Commonwealth Bank CEO Comyn Overhauls Scandal-Plagued Lender
(Bloomberg) -- Commonwealth Bank of Australia’s new Chief Executive Officer Matt Comyn has embarked on a massive overhaul of the scandal-plagued lender, announcing plans to spin off its wealth management and mortgage-broking businesses.
The asset management, wealth advisory and Aussie Home Loans units will be placed into a new company known as CFS Group to be listed on the Australian stock exchange, the Sydney-based bank said in a statement Monday. It will also conduct a review of its insurance arm, including a potential sale.
For more detail on the planned spinoff, click here
The move will rid Commonwealth Bank of businesses that have inflicted significant reputational damage and face the prospect of tighter regulation. Wrongdoing in the advice and insurance units -- from allegations that sick customers were denied insurance payouts to planners putting clients into high-risk investments for personal gain -- helped trigger an inquiry into misconduct in the financial industry. Revelations at the hearings have shocked the public and led analysts to downgrade industrywide profit forecasts in anticipation of a tougher future.
“It’s the sensible thing to do,” said Brett Le Mesurier, banking analyst at Shaw & Partners. “The units have caused disproportionate pain for the revenue it generates, have consumed management time and have adversely affected the rest of the business.”
Less than three months into the top job, the restructure shows Comyn is wasting no time in reshaping the nation’s largest lender. Since taking over from Ian Narev in April, Comyn has paid a record A$700 million ($520 million) penalty for systemic breaches of anti-money laundering rules, settled rate-rigging claims, and today appointed six new executives, including a deputy CEO and new chief risk officer.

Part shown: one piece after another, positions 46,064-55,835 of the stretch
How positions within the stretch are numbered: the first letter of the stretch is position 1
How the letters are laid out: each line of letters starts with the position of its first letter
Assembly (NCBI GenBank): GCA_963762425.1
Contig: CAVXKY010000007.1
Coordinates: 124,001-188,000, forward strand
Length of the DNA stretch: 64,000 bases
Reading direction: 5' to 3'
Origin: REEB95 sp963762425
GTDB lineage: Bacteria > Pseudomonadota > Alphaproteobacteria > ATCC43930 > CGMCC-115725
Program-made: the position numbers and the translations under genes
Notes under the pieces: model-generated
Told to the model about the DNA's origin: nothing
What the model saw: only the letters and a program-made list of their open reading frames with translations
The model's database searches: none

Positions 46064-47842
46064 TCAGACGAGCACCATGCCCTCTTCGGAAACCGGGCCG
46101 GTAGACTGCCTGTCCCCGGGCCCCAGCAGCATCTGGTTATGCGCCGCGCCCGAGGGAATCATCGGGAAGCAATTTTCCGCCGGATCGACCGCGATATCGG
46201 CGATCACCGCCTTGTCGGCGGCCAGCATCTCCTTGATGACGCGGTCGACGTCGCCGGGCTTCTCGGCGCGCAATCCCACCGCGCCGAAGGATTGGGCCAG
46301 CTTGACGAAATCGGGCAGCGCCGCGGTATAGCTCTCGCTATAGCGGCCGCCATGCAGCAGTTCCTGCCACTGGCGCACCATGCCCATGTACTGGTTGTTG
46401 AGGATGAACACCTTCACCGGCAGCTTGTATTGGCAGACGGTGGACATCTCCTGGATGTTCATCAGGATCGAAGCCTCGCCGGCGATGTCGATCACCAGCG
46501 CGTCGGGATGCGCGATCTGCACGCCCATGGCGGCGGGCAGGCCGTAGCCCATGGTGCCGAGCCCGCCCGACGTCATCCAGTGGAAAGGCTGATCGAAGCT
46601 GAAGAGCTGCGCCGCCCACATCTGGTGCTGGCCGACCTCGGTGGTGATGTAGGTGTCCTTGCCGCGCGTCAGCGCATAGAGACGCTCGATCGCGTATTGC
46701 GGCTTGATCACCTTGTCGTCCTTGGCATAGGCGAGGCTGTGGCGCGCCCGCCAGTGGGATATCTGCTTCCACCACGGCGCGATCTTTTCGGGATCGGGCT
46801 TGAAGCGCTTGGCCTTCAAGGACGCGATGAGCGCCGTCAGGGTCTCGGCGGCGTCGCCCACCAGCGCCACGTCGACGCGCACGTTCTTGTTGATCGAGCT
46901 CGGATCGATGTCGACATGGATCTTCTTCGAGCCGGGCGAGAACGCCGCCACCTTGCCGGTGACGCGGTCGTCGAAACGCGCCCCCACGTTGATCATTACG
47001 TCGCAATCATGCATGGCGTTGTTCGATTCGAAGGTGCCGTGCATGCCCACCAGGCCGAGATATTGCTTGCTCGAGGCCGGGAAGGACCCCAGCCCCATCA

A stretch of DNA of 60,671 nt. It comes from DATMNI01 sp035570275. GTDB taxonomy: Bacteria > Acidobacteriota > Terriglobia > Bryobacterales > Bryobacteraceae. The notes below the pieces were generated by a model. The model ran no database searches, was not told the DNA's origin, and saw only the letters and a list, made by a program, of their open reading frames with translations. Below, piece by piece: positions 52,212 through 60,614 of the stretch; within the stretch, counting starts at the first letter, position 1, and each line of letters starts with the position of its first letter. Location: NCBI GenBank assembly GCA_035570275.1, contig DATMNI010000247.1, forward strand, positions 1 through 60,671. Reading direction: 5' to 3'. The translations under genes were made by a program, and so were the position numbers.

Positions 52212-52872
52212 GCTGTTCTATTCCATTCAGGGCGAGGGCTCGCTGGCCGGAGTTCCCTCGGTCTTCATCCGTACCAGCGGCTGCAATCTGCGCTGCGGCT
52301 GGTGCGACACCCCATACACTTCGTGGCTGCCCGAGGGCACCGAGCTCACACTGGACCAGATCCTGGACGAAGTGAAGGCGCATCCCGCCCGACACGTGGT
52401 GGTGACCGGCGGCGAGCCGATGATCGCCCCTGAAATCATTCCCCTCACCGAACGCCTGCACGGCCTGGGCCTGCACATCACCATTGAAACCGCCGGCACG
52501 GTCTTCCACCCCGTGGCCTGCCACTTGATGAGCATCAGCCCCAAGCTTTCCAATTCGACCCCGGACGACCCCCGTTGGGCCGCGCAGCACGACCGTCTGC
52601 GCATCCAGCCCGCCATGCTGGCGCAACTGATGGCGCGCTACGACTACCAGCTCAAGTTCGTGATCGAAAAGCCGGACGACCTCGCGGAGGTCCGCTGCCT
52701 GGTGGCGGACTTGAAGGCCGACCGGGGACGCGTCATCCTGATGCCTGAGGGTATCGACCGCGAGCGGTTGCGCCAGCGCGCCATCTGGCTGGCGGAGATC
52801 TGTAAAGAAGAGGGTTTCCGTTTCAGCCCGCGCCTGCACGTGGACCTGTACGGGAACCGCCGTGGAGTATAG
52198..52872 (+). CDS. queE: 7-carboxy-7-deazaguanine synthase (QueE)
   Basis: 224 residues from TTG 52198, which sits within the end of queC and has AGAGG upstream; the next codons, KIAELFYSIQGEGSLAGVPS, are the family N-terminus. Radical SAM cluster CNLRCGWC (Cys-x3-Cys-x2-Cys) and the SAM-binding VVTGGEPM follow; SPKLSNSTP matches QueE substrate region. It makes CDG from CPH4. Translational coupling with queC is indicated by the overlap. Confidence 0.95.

The split is “another step in our stated priority to become a simpler, better bank,” Comyn said in the statement. “It also responds to continuing shifts in the external environment and community expectations, and addresses the concerns regarding banks owning wealth management businesses.”
The nation’s other big banks are also pulling back from wealth management. Australia & New Zealand Banking Group Ltd. sold its pensions and investment business to IOOF Holdings Ltd. in October, and National Australia Bank Ltd. last month said it would offload its advice, superannuation and asset management units.
Commonwealth Bank shares declined as much as 2.1 percent in Sydney trading. The stock has fallen 11 percent in the past year, the worst performance among the nation’s four biggest banks.
The new business had net income of more than A$500 million in 2017, Commonwealth Bank said, a fraction of the lender’s annual A$9.88 billion cash profit.
Colonial First State Global Asset Management, which oversees A$207 billion, will be included in the spun-off company, meaning the previously announced initial public offering of the unit will no longer proceed.
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